Long-term prisoners in Scotland could be released after serving just two-thirds of sentence

Long-term prisoners could serve just two thirds of their sentence
-Credit: (Image: Danny Lawson/PA Wire)


Long-term prisoners in Scotland could be released after serving two thirds of their sentence under Government plans.

The Scottish Government has been wrestling with a rising prison population in recent months, with a programme of early release currently under way for more than 500 inmates.

But announcing the move earlier this year, Justice Secretary Angela Constance said more was needed to impact the population over the long term.

A consultation published on Monday showed some prisoners could be allowed out under licence after serving two thirds of their sentence; this would be a return to the policy from before February 2016.

READ MORE: Tributes pour in for Glasgow professor who uncovered mesh implant medical scandal

READ MORE: Glasgow police officer 'scarred for life' after frenzied knife attack in Maryhill flat

Currently, prisoners are eligible to be released under licence six months from the end of their sentence.

Those who are given an extended sentence - where a court enforces a period in prison followed by supervision after release - will also not be eligible.

Ms Constance said: "Supervision is a commonly used element of custodial sentences - as part of efforts to prepare individuals nearing their return to the community to settle and ultimately to not re-offend.

"Our proposals would bring forward the point at which long-term prisoners are released so individuals spend more time under licence conditions in the community before the end of their sentence.

"Individuals would continue to serve their sentence but do so in the community under strict supervision, which can improve reintegration back into society and reduce the risk of re-offending.

"We are considering these measures to find a better balance between the time spent in custody and time supervised in the community, particularly following the recent increase in the prison population when Scotland already has one of the highest in Western Europe.

"Public safety will be paramount. Release under licence conditions means strict community supervision and specific support in place informed by robust individual risk assessments of prisoners.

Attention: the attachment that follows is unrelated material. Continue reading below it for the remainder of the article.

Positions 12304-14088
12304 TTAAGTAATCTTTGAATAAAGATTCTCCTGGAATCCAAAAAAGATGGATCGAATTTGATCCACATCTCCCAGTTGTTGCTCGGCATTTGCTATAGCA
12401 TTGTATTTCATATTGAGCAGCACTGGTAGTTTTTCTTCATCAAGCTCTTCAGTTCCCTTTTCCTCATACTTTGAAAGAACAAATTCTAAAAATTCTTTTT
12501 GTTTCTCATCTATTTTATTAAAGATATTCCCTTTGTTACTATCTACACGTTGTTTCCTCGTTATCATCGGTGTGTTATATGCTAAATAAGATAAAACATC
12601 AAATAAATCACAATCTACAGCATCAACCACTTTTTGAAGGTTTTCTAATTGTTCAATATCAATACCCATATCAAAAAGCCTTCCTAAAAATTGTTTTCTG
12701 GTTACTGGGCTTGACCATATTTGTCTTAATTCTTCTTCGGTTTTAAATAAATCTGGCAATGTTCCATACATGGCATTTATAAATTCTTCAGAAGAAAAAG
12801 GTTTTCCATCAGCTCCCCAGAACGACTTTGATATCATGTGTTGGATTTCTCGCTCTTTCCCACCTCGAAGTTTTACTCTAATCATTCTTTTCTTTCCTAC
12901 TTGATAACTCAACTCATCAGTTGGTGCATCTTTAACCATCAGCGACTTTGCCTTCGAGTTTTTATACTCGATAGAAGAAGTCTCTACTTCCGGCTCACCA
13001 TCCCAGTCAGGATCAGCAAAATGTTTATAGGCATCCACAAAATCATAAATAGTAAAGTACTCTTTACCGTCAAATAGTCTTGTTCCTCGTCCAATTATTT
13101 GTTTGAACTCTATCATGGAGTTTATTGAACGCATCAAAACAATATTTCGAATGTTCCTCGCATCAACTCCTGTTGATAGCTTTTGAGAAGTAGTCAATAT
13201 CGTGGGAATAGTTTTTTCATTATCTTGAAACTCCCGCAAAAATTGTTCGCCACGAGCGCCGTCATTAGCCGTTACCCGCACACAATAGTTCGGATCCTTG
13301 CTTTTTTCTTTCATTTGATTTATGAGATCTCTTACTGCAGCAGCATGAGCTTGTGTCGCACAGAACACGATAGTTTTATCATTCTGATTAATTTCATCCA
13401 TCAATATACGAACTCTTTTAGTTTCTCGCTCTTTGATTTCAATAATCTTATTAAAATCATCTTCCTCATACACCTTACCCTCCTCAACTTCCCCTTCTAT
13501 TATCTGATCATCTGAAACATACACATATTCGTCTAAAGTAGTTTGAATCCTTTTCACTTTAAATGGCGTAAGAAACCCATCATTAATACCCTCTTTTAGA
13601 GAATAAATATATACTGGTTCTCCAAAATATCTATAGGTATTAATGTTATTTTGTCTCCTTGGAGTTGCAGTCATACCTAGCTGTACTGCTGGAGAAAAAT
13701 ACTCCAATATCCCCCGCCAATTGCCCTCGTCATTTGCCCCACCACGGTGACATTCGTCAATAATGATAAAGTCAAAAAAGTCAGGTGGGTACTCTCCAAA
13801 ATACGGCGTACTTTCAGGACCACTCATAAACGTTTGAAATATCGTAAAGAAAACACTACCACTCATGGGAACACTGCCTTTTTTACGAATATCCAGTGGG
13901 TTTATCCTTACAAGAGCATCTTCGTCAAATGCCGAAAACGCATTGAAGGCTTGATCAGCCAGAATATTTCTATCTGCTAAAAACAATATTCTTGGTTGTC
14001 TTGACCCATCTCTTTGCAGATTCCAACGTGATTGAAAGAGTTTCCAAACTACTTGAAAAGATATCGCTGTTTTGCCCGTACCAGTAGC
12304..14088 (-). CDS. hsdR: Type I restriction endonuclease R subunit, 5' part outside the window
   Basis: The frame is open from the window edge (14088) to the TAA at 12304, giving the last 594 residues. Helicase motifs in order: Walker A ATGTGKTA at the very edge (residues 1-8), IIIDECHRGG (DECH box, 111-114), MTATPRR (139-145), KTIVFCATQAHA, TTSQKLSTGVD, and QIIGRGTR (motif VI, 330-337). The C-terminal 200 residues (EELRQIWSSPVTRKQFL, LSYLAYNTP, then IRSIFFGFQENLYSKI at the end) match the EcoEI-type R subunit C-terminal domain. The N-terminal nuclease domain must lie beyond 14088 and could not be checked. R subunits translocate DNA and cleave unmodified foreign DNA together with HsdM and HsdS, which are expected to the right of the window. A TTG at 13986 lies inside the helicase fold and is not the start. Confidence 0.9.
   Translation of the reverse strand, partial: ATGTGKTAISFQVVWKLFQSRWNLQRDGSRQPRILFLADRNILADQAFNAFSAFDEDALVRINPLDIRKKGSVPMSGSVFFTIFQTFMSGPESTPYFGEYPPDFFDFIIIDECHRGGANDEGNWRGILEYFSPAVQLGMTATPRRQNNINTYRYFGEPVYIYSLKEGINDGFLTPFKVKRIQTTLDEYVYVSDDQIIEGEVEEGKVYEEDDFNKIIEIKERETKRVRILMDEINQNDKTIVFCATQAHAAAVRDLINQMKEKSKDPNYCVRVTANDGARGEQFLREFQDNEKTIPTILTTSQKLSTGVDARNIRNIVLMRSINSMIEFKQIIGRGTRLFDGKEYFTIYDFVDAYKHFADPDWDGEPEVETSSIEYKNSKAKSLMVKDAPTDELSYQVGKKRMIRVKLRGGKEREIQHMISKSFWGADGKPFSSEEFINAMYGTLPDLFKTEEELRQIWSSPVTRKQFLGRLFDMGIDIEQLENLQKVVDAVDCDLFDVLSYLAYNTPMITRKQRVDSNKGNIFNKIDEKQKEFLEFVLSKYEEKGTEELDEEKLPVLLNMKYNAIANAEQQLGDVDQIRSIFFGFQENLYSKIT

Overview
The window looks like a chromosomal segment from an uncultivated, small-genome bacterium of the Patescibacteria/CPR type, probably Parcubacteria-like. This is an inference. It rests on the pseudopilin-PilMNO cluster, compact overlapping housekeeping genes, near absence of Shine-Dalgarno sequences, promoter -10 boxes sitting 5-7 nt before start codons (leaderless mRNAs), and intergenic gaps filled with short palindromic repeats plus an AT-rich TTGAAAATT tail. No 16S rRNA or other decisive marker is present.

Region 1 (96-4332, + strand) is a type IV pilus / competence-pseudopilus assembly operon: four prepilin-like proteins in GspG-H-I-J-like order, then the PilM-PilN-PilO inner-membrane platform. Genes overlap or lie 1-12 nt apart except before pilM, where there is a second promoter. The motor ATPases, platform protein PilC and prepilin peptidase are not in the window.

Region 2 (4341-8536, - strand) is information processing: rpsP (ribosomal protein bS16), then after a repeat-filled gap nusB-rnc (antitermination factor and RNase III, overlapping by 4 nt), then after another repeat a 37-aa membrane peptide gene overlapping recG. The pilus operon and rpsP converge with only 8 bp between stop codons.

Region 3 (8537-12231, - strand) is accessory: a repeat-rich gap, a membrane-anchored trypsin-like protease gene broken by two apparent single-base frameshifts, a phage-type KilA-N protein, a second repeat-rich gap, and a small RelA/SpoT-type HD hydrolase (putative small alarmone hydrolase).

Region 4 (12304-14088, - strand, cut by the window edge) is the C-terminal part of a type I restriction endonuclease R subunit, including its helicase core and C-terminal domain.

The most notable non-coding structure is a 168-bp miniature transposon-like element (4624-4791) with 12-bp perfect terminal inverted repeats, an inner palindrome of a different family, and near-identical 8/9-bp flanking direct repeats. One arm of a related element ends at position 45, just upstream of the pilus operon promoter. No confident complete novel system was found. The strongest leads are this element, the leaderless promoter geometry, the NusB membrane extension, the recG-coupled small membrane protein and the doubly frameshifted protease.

"These measures would be introduced through legislation, requiring debate and the approval of Parliament. I invite people to share their views."
But the Scottish Tories criticised the move.

"The SNP want to release dangerous criminals who have served just two-thirds of their sentence which, if enacted, would pose a serious risk to public safety," a spokesman for the party said.

"The fact that these plans are even being proposed is systematic of the SNP's failure to invest in our prison estate which is crumbling at the seams.

"The needs of criminals have yet again been put above the needs of victims in the SNP's justice system."
Scottish Lib Dem justice spokesman Liam McArthur said the issues facing the prison system were a "mess of the SNP's own making".

"On their watch we've seen the prison population spiral out of control, dangerous levels of overcrowding and cuts to schemes that would have helped people avoid reoffending," he added.

Join Glasgow Live's WhatsApp community here and get the latest news sent straight to your messages.

The consultation will close on August 19.

The plans come as the Scottish Government released statistics showing an increase in the re-conviction rate in 2020-21 compared to the previous year.

The figures show a 2.6 percentage point rise to 26.9%, while the average number of re-convictions per offender increased by 8% from 0.41 to 0.44.

Despite the recent increase, however, re-conviction rates have been on a downward trend in the past decade, falling from 29.6% in 2011-12.

Men were more likely to be re-convicted than women, while offenders who committed crimes of dishonesty were most likely to do so again.

Sign up to our daily Glasgow Live newsletter here to receive news and features direct to your inbox